...and I've already lost my way.
I can see why the urge to celebrate all twelve days of Christmas has waned—amend that: waned over the centuries. When I looked up the designation for today, the Sixth Day of Christmas, I had to ask, "Who?" The only explanation on the website I'm using as my guide was:
Day 6 (30th December): St. Egwin of Worcester.
Like I said: Who?
It wasn't easy to find an answer. For one thing, poor Egwin lived during a time period when spelling wasn't all that big a deal, apparently. He was also known as Egwin of Evesham. Or Ecgwin, Ecgwine, Eegwine, Egvino, or Egwinus. Take your pick.
His claim to a spot on the Christmastide calendar seems to have been based upon the fact that he died on December 30. In 717. Of natural causes.
Not too much oomph on celebration-worthy status. While the saint was apparently strict—so much so that he irritated some of his superiors—and certainly willing to suffer, at least on a pilgrimage to Rome, traveling with his feet voluntarily locked in shackles, his was a life of diligent work as bishop, where he became known as a protector of orphans and widows. Oh—and he founded the Benedictine monastery of Evesham, England.
The distant timeframe of the saint's life may be one reason why the story doesn't still resonate with any but the most dedicated of worshipers (or fans of medieval history, perhaps). We may remember vividly when a famous person in our own lifetime died—how many people, after all these years, still recount just where they were and what they were doing at the time of the news flash about the assassination of President John F. Kennedy? But someone in another millennium? His may have been a noteworthy life—Egwin was, after all, designated a saint—but his story is so lost to folks in our generation. We may have many relatives named John for Saint John, but how many Egwins are in your family tree?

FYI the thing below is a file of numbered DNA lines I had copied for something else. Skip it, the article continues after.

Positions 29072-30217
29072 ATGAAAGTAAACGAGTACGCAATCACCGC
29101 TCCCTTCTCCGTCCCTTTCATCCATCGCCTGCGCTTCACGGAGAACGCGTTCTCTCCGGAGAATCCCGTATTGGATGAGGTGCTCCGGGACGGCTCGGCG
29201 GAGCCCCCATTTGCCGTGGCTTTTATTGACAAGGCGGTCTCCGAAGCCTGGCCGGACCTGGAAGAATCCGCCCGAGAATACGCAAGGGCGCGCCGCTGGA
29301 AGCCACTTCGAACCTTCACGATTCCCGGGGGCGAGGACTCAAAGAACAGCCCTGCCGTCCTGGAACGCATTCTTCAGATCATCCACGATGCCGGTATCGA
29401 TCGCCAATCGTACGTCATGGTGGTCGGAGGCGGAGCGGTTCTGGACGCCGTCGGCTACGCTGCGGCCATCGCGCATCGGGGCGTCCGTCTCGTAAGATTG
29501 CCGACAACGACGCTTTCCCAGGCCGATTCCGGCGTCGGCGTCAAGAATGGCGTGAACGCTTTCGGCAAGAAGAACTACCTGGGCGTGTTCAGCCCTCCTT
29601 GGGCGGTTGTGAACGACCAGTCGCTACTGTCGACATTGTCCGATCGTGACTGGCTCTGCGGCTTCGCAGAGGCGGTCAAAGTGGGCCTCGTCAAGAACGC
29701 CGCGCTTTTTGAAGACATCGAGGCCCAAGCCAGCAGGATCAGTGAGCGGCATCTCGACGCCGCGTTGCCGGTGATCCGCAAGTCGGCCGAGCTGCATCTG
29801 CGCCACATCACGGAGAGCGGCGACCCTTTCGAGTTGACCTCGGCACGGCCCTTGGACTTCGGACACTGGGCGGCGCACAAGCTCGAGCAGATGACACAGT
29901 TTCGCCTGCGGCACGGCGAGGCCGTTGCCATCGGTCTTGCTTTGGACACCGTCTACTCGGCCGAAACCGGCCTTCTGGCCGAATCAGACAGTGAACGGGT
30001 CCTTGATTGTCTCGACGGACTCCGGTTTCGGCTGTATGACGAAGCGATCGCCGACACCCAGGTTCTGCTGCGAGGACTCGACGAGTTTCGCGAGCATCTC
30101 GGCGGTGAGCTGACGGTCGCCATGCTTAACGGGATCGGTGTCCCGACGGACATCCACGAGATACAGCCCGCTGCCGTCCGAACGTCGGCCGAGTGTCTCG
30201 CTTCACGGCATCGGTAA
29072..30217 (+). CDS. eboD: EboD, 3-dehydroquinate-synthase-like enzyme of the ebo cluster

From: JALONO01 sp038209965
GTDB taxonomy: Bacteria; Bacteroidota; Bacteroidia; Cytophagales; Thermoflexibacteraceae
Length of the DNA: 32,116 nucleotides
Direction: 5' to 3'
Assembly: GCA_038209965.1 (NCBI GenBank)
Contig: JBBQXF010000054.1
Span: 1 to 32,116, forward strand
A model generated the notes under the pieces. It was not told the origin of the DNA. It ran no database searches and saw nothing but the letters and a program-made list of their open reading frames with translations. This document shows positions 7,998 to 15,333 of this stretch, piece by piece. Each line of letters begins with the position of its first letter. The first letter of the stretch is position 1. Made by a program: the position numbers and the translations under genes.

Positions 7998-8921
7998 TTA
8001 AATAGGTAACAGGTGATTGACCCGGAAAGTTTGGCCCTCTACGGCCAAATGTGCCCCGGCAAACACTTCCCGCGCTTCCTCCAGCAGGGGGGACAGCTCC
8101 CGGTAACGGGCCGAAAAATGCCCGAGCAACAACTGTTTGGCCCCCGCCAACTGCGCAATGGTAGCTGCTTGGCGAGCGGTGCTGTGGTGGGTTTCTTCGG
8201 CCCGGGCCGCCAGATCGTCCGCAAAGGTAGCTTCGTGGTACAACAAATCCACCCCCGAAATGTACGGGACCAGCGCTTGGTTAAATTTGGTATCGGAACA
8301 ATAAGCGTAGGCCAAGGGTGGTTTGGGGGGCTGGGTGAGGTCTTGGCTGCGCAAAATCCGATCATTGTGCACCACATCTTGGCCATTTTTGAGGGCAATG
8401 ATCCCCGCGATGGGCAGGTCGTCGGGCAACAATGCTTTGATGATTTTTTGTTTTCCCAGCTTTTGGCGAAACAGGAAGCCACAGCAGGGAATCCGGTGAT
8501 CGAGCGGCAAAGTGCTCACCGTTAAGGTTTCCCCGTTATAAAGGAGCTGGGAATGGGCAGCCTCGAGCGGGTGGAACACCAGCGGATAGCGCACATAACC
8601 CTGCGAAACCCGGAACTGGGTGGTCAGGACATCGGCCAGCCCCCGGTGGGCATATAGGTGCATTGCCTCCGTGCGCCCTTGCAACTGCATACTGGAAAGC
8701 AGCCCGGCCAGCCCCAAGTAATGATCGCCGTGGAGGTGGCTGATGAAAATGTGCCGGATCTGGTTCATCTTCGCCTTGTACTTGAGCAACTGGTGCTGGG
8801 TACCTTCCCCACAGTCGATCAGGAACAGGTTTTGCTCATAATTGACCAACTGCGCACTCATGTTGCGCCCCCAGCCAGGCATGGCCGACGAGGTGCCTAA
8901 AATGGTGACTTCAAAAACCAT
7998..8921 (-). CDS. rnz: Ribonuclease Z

That made me go take a look. Today, after all, is the day I usually reserve for counting my research progress. Out of the 16,448 people in my mother's tree—the largest of all the trees I research for my extended family—I have (count it, now) a big total of zero people who can boast being named after Saint Egwin.
Granted, my mother's line wasn't very Catholic (except for the few distant relatives in recent years who converted for the sake of their proposed marriage), so let's take a look at the second largest tree in my collection, that of my Catholic-born mother-in-law. There, amidst the 15,816 in her tree, one would expect to spot at least one Egwin. However, there are no more and no less than in my mother's white-Anglo-Saxon-Protestant tree. And you know that, among the 1,514 in my Irish-American father-in-law's tree, there won't be any Egwins; certainly not any in my Polish-American father's tree (though I'd find it doubtful to find any in so small a tree as his count of 516).
It's not for lack of trying that I don't show any Egwin namesakes. In the past two weeks, I've added 130 names to my mom's tree. Not as many as my usual breakneck speed, but hey, it's been Christmas. I still have six more days to celebrate, remember?